“It was life changing. I really believe that.”
That is how Kim Coble ‘04 describes the effect that participating in Maryland Leadership Workshops (MLW) has had on her two children.
Coble, vice president of Environmental Protection and Restoration for the Chesapeake Bay Foundation, was so inspired by her own experience in Leadership Maryland, that she wanted her kids to have the same learning opportunity and exposure to diversity at a young age. So she registered them both for MLW, the division of Leadership Maryland that provides leadership development for middle and high school students.
“Leadership Maryland greatly expanded my appreciation for the state of Maryland,” she said. “You get exposed to things that you aren’t normally in your day-to-day life. My kids were at an age where I really wanted them to tap into their own skillset and I thought that MLW would help them do that. I was intrigued by a program that had a very creative approach to building leadership skills.”
In Leadership Maryland, Coble benefited not only from the increased knowledge and appreciation of the state, but also from being able to take an introspective look at her own leadership skills and talents. This was a benefit she hoped to see her children gain as well when she introduced them to MLW, and she was very happy with the result.
“They started to really see their own leadership strengths internally,” she said. “They felt confident in drawing on and applying those skills. Their confidence in themselves went way up.”
This continuum of leadership – the opportunity to provide these life-changing experiences to adults and grade-school students alike – is exactly what Leadership Maryland and MLW envisioned when the organizations merged in 2017.
Betsy Pakenas ’14 was also inspired to send her children to MLW after completing her Leadership Maryland class year.
“Leadership Maryland broadened my perspective of the state,” she said. “I went to places I’d never been to and I grew up in the state. There were places I saw and experiences I had that helped me appreciate the variety of opinions and cultures right here in our own state.”
Friend and classmate Jason Israel ’14 recommended that Pakenas send her children to MLW, and her 14 year-old daughter and 16 year-old son are now in their second summer of the program.
“I loved the thought of my children getting exposure to other students across the state the same way I did with Leadership Maryland,” she said. “Plus, it’s a camp about leadership. All of us could use a fine-tuning of our leadership skills.”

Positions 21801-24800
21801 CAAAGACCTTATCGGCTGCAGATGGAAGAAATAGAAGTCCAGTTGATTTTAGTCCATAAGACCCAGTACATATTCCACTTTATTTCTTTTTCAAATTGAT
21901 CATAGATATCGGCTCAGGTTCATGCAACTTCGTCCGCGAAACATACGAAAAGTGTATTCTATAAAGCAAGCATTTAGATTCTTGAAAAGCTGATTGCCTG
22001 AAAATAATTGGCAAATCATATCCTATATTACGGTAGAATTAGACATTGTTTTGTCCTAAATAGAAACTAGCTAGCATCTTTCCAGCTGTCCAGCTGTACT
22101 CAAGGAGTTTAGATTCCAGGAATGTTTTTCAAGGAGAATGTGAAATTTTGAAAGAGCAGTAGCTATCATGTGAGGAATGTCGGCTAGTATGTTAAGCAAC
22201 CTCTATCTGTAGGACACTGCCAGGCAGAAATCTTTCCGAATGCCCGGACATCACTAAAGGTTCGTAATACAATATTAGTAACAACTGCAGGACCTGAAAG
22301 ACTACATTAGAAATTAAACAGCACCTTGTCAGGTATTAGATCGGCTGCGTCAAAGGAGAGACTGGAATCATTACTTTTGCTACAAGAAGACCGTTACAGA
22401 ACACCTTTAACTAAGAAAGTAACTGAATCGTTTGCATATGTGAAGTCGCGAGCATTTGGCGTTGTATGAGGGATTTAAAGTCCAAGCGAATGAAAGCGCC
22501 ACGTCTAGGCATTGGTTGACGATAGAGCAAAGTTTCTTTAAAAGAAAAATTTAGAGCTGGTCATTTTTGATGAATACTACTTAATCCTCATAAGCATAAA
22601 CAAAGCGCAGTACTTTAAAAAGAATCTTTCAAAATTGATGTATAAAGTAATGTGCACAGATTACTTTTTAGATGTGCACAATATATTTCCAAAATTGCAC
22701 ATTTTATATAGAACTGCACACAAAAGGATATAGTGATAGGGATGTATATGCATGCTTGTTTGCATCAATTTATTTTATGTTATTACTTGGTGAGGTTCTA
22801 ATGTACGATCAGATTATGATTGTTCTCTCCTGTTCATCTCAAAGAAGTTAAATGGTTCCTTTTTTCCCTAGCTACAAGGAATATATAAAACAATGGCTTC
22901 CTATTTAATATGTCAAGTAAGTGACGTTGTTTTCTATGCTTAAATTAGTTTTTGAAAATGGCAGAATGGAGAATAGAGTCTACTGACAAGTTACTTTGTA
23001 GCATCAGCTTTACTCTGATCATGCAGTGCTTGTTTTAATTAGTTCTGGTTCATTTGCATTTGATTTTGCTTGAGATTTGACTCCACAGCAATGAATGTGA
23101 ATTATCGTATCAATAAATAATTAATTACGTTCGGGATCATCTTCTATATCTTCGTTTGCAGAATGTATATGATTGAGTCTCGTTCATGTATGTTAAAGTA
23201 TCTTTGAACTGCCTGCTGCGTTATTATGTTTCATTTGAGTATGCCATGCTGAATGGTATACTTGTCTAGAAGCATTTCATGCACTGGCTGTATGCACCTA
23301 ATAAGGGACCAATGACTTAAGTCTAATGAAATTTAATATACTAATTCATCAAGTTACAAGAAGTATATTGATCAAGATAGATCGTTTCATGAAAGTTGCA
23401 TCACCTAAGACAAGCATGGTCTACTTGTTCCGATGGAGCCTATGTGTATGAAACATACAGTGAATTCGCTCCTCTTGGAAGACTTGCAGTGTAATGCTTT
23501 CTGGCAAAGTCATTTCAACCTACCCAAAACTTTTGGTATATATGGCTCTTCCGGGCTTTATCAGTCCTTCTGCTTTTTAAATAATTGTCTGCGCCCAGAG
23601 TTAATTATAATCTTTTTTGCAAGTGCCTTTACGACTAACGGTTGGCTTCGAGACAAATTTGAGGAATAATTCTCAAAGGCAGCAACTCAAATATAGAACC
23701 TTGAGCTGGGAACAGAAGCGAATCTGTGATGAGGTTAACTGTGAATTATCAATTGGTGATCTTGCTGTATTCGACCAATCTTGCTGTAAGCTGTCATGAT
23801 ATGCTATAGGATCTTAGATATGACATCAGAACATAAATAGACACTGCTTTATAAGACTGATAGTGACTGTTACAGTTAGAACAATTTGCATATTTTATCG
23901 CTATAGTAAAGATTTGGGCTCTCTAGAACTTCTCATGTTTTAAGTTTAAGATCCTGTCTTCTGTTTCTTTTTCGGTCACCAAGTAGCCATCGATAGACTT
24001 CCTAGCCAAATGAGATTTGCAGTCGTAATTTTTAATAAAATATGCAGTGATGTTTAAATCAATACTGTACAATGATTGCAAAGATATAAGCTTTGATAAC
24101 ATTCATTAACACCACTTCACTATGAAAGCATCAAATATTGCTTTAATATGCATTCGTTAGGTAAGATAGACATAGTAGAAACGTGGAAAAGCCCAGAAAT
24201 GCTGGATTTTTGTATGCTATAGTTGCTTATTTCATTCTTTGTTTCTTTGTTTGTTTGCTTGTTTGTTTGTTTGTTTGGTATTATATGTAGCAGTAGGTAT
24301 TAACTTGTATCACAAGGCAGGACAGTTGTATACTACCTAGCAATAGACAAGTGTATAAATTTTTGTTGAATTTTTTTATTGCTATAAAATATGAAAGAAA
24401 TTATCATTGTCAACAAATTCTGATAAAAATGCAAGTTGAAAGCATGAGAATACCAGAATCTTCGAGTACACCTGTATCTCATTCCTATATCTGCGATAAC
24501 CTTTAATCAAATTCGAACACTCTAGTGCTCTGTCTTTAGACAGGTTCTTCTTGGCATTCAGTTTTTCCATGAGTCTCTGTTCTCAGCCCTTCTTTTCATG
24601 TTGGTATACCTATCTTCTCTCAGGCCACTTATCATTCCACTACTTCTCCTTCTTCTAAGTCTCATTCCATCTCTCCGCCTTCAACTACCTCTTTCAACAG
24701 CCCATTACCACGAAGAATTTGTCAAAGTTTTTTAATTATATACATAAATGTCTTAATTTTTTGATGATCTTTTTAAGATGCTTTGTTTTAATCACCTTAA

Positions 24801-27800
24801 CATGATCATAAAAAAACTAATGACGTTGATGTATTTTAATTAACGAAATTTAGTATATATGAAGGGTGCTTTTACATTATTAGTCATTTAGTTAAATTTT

Pakenas saw the effects of the program in her daughter immediately. A month after returning home from the sleep-away camp, she applied her new leadership skills and initiative to start a Harry Potter Club at her high school. She also started an all-girl band for which she plays drums and books gigs around town. Her mother describes her now as “fearless in making things happen.” Her brother is looking to start a radio station at school.
Jason Israel’s recommendation of MLW was a passionate one, as he attended the program himself twice as a middle school student and returned as a staff member while he was a senior at the Naval Academy.
“At MLW, we truly believe that leadership skills can be developed through training and practice,” said Israel. “Because I’ve had that, it’s one of the reasons I went to the Naval Academy and one of the reasons I’ve sought leadership positions in my career.”
Israel described his experience at MLW as rewarding but demanding, with some of the workshops aligning with graduate school-level material.
“MLW challenges young people in a way that I don’t think they’re challenged in school,” he said. “That’s the big experience. MLW provides difficult problems and advanced workshops and makes everybody step up to levels that they don’t normally step up to. At the end of the week you feel like you’re a family. You’ve been through these trials together and you’ve had to work together. That’s the magic.”
Israel’s experience both attending and staffing the program pushed him to join the military, an experience that later affected his decision to join Leadership Maryland. His military career sent him around the world for over a decade, so he was very interested in the opportunity to become reacquainted with his home state.
Israel says Leadership Maryland presented him with endless opportunities and introduced him to incredible people who all work together to share and contribute to each other’s success.
“You learn just as much, if not more, from your classmates as you do from the actual program,” he said. “Going through the Leadership Maryland network, I found a lot of different opportunities. Alumni will often work to connect each other to opportunities. For example, I’m on the board right now for an organization run by one of my classmates.”
Now that the two programs have officially joined forces, Leadership Maryland and MLW look forward to sharing many more success stories from participants of all ages. Kim Coble offers the following message for parents considering MLW for their child:
“There is no doubt that MLW had a profound effect on my children. They gained self-confidence and were exposed to people and issues that they wouldn’t have been otherwise, especially as high school kids. Teenagers tend to be very focused on their immediate circle of friends and they don’t branch out a lot. Attending MLW exposes you to other kids from all over Maryland. You meet kids from all different backgrounds, lifestyles, religions, races, economic situations, and educations. MLW is simply a great experience for a kid and your kids should definitely attend.”
To learn more about Maryland Leadership Workshops, visit MLW.org. To learn more about Leadership Maryland, visit LeadershipMD.org.